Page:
Meet the man behind the man who could stop the levy
John Tsouroutis has taken a $1 million salary cut to join a crusade to make states look after themselves. He’s now on the relative hardscrabble of an adviser’s pay in the office of independent senator Nick Xenophon.
Tsouroutis was managing director of the TIO banking and insurance group from 2003 until 2008 when the commute from Adelaide to Darwin became too much for the family.
From his business career he knows how government can force individuals to insure themselves. Just take third party cover for motorists. He wants to make sure state governments do the same thing, rather than expect someone else to pay reconstruction costs after a natural disaster. Tsouroutis was on an elite salary with TIO and hopes to get back on one soon. But he’s got a big job to complete first.
Yesterday the House of Representatives passed the legislation needed to start the $1.8 billion flood reconstruction levy. But Julia Gillard still has to overcome the Senate.
Xenophon is the man standing between her and adoption of the levy. With one flick of his vote he could delight Opposition Leader Tony Abbott by blocking the one-off tax.
Before he allows it through he wants the Federal Government to provide guarantees that states will insure themselves for natural disasters.
The political decision will be made by Xenophon. John Tsouroutis is helping formulate the demands to the Prime Minister.
It is a cause close to the businessman’s heart, not least because during a business lifetime he has been told by regulators what to do about risk management. He says:
These regulators basically are government telling business the sorts of things we need to do in terms of mitigating our risk. But secondly, as part of my role as running the only government-owned insurance company and bank left in Australia, which was TIO, the second hat I used to wear was as an adviser to the Northern Territory Government on its own insurance arrangements.
And through that process I came to find out that a couple of governments around Australia, namely Queensland and the Northern Territory and Tasmania, didn’t actually have any form of risk mitigation strategies in place in terms of having insurance. Then I found out through the process of two natural catastrophes (the Queensland floods and cyclone Yasi) we were looking at a $6 billion bill.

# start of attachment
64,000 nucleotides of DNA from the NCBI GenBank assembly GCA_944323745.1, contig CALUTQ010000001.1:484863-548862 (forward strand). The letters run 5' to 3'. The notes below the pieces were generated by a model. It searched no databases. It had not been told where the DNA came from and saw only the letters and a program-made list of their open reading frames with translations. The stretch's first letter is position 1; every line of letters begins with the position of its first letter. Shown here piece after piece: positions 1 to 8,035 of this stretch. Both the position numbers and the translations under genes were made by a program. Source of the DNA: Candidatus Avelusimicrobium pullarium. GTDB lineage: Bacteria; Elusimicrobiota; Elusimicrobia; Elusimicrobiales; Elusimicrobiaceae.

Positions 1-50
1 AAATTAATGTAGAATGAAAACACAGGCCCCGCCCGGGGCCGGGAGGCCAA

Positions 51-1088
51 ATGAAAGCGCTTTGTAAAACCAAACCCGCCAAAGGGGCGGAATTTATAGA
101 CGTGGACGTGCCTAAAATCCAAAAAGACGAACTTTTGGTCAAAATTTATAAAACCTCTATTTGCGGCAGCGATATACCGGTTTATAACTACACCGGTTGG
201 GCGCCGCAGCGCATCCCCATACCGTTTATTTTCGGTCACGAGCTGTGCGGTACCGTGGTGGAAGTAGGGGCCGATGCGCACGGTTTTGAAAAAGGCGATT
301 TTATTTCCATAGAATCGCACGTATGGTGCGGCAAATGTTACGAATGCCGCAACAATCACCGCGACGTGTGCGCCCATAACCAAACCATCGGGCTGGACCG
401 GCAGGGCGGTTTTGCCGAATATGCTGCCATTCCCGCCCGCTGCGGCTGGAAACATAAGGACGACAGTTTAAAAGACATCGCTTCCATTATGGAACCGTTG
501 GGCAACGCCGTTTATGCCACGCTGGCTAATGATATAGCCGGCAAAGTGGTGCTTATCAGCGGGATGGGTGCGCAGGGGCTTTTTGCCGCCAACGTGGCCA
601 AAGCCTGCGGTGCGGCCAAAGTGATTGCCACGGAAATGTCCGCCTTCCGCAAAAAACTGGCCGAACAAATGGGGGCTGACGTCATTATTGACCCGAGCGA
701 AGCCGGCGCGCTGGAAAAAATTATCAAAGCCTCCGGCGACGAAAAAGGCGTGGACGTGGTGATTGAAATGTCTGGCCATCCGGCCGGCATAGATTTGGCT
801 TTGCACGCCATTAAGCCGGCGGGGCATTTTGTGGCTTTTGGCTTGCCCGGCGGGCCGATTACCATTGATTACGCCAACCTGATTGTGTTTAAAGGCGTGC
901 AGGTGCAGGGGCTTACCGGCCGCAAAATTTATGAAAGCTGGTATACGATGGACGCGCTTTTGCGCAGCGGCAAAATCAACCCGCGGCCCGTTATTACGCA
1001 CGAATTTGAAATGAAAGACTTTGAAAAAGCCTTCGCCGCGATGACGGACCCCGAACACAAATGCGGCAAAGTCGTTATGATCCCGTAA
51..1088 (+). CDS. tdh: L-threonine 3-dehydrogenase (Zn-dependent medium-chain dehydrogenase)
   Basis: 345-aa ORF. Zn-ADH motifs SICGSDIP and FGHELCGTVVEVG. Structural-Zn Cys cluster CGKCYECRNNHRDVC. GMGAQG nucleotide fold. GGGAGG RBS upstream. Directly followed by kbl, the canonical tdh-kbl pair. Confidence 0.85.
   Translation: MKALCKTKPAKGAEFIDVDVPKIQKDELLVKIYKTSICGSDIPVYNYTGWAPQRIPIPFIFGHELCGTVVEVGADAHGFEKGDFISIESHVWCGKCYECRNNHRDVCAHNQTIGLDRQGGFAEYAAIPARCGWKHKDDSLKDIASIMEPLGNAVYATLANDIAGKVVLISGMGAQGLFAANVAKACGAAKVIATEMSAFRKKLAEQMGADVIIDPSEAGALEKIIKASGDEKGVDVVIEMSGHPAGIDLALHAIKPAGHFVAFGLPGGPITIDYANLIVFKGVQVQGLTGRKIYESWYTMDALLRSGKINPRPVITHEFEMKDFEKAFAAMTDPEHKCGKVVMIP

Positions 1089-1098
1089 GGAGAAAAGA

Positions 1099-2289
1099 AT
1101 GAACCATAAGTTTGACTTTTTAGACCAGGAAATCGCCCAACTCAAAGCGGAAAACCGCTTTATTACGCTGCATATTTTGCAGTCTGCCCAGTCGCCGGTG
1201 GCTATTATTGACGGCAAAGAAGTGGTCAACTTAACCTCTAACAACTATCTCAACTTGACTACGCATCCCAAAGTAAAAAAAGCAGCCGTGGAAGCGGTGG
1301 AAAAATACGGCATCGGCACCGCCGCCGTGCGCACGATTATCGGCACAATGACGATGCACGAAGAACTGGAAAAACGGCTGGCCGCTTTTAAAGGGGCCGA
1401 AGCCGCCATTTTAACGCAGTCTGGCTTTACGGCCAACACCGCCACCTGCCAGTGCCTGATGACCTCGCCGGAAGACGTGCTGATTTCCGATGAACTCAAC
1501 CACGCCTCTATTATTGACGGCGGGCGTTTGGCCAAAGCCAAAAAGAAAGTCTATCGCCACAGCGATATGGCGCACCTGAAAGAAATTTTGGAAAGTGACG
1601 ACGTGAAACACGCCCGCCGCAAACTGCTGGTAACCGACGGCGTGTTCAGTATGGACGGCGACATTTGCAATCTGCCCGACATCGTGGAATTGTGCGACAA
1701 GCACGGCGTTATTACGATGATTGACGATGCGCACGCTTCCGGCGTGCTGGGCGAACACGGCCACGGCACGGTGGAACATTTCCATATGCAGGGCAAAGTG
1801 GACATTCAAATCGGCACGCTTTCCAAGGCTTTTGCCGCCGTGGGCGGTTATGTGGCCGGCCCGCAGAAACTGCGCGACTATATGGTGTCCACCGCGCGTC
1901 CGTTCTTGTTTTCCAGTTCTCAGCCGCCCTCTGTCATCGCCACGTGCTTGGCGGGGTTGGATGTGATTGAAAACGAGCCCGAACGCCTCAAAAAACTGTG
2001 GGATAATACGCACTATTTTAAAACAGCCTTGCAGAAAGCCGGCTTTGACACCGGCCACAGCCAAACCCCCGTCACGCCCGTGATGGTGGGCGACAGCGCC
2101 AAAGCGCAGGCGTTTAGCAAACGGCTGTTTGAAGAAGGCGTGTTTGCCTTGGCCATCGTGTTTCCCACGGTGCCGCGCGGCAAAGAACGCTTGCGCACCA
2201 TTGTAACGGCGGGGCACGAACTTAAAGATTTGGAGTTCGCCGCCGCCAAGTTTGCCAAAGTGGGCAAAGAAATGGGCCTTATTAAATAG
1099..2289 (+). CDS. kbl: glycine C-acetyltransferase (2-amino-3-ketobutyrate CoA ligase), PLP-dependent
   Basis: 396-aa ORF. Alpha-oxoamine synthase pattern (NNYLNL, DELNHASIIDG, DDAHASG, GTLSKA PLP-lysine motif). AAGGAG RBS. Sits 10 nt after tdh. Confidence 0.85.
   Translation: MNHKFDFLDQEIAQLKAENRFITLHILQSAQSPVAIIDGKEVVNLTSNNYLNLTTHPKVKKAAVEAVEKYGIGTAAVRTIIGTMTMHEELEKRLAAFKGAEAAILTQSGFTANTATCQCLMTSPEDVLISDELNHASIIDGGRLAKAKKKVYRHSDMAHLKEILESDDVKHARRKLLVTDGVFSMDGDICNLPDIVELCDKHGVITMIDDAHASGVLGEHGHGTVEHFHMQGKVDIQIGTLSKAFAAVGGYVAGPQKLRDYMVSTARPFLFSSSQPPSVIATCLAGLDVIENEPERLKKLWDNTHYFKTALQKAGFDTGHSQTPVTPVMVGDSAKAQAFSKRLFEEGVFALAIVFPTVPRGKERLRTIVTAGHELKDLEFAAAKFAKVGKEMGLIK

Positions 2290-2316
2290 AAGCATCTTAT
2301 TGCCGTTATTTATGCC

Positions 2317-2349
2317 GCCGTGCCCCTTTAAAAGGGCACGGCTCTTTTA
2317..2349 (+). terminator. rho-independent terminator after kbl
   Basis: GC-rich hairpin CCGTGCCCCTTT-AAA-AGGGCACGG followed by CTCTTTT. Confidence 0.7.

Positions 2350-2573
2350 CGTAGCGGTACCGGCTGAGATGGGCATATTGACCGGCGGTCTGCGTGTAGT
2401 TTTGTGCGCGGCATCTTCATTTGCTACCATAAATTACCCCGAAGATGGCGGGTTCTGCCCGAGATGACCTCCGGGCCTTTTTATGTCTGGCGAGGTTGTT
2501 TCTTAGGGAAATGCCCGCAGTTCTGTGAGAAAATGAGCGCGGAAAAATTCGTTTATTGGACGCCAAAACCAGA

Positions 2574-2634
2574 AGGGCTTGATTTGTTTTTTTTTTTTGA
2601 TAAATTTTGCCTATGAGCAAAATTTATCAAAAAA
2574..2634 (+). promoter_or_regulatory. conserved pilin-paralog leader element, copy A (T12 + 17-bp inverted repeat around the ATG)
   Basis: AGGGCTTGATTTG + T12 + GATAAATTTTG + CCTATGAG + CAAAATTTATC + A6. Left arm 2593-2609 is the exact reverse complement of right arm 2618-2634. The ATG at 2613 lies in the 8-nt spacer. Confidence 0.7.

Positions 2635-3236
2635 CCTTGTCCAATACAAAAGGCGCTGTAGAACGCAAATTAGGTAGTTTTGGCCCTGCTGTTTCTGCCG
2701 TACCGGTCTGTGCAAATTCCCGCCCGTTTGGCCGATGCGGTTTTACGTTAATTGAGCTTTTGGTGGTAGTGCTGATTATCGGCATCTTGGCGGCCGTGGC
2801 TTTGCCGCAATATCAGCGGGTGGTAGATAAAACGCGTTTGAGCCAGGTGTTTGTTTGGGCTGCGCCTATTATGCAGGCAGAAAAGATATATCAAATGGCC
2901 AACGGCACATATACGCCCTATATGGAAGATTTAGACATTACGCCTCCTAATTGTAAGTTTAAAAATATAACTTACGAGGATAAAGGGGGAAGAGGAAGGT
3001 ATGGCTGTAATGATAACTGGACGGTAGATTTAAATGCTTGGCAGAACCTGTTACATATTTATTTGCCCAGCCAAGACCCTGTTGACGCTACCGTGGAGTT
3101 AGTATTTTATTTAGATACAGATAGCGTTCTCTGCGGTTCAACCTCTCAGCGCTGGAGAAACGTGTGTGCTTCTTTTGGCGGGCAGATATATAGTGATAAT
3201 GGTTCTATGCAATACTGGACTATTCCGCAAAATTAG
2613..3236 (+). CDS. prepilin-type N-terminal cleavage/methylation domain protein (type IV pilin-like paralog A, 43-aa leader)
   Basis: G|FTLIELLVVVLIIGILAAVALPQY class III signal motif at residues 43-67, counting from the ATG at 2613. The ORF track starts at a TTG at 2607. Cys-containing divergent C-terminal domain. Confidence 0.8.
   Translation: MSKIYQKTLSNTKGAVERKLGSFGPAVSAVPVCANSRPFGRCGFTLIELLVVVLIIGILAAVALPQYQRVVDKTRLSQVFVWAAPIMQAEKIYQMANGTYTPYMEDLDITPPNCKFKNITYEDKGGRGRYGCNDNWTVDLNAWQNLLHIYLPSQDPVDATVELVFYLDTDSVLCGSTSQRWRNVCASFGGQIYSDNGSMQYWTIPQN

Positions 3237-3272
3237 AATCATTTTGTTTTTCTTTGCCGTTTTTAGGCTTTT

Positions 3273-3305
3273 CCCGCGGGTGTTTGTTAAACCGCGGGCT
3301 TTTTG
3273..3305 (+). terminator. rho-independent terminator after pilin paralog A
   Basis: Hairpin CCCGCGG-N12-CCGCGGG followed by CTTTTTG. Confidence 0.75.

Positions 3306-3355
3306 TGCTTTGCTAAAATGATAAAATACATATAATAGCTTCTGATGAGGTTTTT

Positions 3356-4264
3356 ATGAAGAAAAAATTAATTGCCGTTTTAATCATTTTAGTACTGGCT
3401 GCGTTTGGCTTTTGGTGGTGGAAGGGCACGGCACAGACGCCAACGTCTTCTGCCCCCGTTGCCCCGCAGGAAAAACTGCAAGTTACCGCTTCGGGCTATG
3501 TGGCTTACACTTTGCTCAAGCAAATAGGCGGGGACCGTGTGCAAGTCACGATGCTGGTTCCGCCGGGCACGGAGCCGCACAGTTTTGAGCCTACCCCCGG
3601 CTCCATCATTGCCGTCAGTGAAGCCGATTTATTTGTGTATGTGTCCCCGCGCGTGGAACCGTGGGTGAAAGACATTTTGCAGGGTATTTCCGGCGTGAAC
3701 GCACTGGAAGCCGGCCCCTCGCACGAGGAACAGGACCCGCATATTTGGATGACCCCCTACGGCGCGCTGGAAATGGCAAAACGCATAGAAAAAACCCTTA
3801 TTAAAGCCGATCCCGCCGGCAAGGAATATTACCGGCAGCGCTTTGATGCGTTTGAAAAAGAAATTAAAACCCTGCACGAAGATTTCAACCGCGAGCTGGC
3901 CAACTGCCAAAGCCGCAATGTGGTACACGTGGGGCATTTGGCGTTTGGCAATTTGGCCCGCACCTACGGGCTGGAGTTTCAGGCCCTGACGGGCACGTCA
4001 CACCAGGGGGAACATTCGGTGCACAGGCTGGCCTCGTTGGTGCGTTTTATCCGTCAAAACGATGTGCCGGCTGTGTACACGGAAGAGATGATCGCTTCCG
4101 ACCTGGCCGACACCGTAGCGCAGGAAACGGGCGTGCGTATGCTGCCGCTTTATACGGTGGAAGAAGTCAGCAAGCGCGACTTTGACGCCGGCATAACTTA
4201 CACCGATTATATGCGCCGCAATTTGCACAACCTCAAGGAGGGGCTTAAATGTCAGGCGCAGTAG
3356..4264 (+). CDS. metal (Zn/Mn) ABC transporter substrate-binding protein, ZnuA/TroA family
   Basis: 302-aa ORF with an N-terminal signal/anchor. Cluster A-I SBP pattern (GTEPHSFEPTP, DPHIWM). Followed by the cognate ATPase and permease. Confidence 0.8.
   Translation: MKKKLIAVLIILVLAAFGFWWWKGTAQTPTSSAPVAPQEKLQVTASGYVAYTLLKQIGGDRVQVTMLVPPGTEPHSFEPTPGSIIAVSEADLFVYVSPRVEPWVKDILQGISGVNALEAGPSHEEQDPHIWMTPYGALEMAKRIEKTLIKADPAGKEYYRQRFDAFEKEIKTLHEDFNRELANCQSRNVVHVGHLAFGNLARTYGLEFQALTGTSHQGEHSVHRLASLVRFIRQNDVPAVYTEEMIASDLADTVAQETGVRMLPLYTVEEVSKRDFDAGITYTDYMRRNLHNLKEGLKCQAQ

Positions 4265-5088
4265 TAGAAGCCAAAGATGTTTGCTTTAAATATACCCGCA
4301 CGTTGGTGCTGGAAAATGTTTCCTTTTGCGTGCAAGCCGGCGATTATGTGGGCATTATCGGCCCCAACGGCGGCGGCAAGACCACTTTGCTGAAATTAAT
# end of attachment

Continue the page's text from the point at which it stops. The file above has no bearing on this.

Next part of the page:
But more than that, that mums and dads of Australia were actually going to pick up $1.8 billion of that and fund a government that should have been financially responsible. It just tore at my heartstrings.
And therefore I just didn’t think that this was responsible government and something needed to be done so that we wouldn’t be in this situation again.
It might be harder for states to get cover after the disasters here and in New Zealand. Tsouroutis calculates premiums will rise by at least 20 per cent.
He said the current policy of the Natural Disaster Relief Recovery Agreement doesn’t discriminate against uninsured states, it ``essentially writes a blank cheque for 75 per cent’’ of reconstruction costs.
``There is no incentive or disincentive for the states to be doing the right thing,’’ he says.
In 2004 Queensland could have insured itself for $30 million a year, 200 times less than the $6 billion bill they are facing.
He estimates the state might now be able to get cover worth only $5 billion. But he says the state should take up insurance and if, for example, there is a $7 billion natural disaster, the Federal Government would cover the extra $2 billion as an insurer of last resort.
``It’s a bit like kids. They don’t insure their house because dad’s got money in the bank,’’ said Tsouroutis. ``That’s moral irresponsibility.
``As a father, you should make sure your kids insure their house and if at the end of the day (after an accident) they are a few dollars short you come in at the top end.’’
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